1. The Time is Now to TSA Precheck
Have you seen the recent news coverage about the hideous screening lines at the airports? Travelers are missing flights because in some cases, it's not enough to arrive two hours early anymore--even three hours hasn't been a safe bet. You are far too important to risk a missed flight and much too busy to waste your valuable time standing in line for hours, so it's time, Boss People: Get yourself (and your family members) preapproved for air travel by going here to complete the simple online application and schedule an appointment at an Enrollment Center. The application asks basic questions, and the appointment takes less than 15 minutes. PreCheck costs $85 and is valid for five years. Once you are approved by the TSA and have your special "KTN" number on your ticket, you will still have to stand in line--but if you are flying one of the 16 participating airlines, it should be shorter and more efficient. You will no longer have to remove your shoes, your "light jacket", your belt, and your 3-1-1 liquids, or take out your laptop. If you travel overseas, you should consider the Global Entry program, which includes the TSA PreCheck.
2. UPS My Choice
If you are a frequent online shopper, and live in an available area, you'll appreciate the free UPS My Choice program. Once you are enrolled, you can get email and/or text delivery alerts and updates that include day and approximate time, as well as the option to change your delivery method. And for those who have a vested interest in a particular delivery, UPS My Choice just added an option to track your package in real time. Click here to sign up and here to get information about package tracking.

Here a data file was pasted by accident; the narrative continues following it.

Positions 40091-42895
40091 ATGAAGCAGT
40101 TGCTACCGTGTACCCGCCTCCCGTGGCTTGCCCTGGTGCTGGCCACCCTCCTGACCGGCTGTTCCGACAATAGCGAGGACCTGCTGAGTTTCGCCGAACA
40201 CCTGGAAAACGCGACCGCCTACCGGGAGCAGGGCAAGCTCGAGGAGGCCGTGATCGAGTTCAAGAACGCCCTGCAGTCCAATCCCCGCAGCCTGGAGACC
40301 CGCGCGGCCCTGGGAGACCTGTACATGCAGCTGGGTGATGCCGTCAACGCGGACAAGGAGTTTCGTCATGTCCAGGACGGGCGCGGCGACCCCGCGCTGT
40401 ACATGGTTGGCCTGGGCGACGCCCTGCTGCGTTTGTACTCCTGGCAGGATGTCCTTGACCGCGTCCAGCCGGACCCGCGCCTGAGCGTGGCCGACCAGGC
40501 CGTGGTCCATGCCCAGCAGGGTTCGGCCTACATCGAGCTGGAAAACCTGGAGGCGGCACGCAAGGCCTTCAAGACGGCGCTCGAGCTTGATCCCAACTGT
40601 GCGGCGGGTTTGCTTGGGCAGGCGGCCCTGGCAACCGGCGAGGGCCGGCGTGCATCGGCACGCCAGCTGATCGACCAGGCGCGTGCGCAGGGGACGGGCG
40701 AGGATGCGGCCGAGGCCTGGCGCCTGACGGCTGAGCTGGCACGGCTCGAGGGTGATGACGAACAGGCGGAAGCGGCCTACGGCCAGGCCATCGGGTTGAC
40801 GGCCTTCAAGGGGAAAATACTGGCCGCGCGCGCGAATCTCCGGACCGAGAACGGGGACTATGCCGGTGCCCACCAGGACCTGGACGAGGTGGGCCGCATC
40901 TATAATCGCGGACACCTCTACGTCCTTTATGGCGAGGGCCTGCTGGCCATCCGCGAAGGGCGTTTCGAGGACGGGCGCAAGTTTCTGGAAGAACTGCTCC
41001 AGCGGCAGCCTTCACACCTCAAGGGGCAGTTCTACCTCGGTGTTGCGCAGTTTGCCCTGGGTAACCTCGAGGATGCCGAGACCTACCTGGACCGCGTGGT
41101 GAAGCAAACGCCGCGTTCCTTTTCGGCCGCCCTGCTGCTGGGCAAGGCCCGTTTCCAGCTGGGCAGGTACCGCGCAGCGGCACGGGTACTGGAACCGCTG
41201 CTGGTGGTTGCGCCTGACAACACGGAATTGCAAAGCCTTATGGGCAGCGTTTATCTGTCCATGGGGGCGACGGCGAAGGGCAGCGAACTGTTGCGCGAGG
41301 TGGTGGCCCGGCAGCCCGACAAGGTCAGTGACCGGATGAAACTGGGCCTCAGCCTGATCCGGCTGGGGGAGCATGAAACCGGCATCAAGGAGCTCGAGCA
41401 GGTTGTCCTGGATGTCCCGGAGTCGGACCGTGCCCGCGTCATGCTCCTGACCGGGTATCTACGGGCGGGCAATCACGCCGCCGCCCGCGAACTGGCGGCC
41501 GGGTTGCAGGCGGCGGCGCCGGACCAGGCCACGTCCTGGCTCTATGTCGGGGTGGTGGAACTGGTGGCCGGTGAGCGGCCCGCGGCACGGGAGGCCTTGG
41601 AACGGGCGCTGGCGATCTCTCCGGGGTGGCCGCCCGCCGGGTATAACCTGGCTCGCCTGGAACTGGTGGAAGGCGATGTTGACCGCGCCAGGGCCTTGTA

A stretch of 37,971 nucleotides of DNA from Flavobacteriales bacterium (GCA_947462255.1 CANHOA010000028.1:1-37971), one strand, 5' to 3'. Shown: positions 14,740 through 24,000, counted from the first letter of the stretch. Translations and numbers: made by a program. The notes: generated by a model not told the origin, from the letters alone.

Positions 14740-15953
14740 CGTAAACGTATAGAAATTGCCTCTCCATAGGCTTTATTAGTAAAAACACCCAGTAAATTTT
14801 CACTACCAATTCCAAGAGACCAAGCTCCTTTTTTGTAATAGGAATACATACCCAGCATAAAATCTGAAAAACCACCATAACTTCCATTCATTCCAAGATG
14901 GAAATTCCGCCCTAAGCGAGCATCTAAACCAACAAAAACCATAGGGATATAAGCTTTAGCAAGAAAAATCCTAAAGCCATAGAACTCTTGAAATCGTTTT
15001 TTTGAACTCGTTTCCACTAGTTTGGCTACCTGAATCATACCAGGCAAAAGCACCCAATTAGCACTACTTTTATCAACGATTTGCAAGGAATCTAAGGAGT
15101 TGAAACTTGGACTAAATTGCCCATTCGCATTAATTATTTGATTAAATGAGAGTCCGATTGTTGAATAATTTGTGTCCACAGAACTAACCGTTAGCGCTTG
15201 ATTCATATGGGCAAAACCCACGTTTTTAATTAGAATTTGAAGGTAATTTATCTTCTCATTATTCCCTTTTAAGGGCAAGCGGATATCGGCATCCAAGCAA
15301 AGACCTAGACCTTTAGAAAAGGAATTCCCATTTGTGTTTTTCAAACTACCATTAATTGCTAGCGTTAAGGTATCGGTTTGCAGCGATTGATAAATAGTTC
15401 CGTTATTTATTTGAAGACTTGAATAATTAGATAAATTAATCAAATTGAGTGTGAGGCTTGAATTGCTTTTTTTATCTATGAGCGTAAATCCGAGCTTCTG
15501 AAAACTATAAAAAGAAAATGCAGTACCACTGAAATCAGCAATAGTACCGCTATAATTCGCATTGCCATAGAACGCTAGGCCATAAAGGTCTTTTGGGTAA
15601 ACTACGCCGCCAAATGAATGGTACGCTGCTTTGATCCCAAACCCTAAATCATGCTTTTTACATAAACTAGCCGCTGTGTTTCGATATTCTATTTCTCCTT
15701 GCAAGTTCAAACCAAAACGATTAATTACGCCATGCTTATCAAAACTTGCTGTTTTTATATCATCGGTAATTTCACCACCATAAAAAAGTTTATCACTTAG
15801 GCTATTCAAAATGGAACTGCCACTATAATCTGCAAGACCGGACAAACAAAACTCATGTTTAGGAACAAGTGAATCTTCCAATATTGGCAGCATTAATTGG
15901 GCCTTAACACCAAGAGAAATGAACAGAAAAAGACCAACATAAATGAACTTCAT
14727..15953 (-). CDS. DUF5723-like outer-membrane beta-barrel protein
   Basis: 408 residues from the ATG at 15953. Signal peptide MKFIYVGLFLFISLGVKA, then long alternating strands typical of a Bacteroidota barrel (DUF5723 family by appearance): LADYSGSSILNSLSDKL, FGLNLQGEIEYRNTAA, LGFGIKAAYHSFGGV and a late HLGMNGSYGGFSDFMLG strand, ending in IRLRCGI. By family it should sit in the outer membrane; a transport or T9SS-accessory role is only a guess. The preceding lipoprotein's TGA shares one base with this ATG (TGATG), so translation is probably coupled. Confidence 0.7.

3. Airbnb Sweet Airbnb
A client recently asked me to help her book on the Airbnb lodging rental site for the first time, and happily gave the experience a big thumbs-up. As we were both unpracticed, research was required. I found these articles very useful, and as your most sincere personal assistant, I have listed highlights from the articles -- written for the lessee and the host:
Paul Brady, Conde Nast Traveler
Olivia Briggs, USA Today
1. Finding a listing. The search function is a challenge. Using filters can help turn 40,000 listings into a few, and from there a detailed study of photos can give a level of detail that written descriptions might miss. 2. Check out the rules in the state or country you are visiting. Some states prohibit Airbnb altogether. Some places have outlawed short-term stays, including New York City and parts of Los Angeles. Other places, like San Francisco, regulate Airbnb rentals. 3. Before booking, read the reviews carefully.
Only users who have had a confirmed stay can review a site after a stay, and hosts can review guests. The host can also give other Airbnb users a heads-up about you if things go wrong. 4. Is your host an actual human? Ever search in a city where the same host keeps popping up? "Hi, I'm Svetlana!" No. No, you're not. You're a giant, faceless rental agency, pretending to be a human. These are easy to sniff out if you're paying attention. 5. For extra security, look for a triangular "A" watermark in the top right hand of the photos.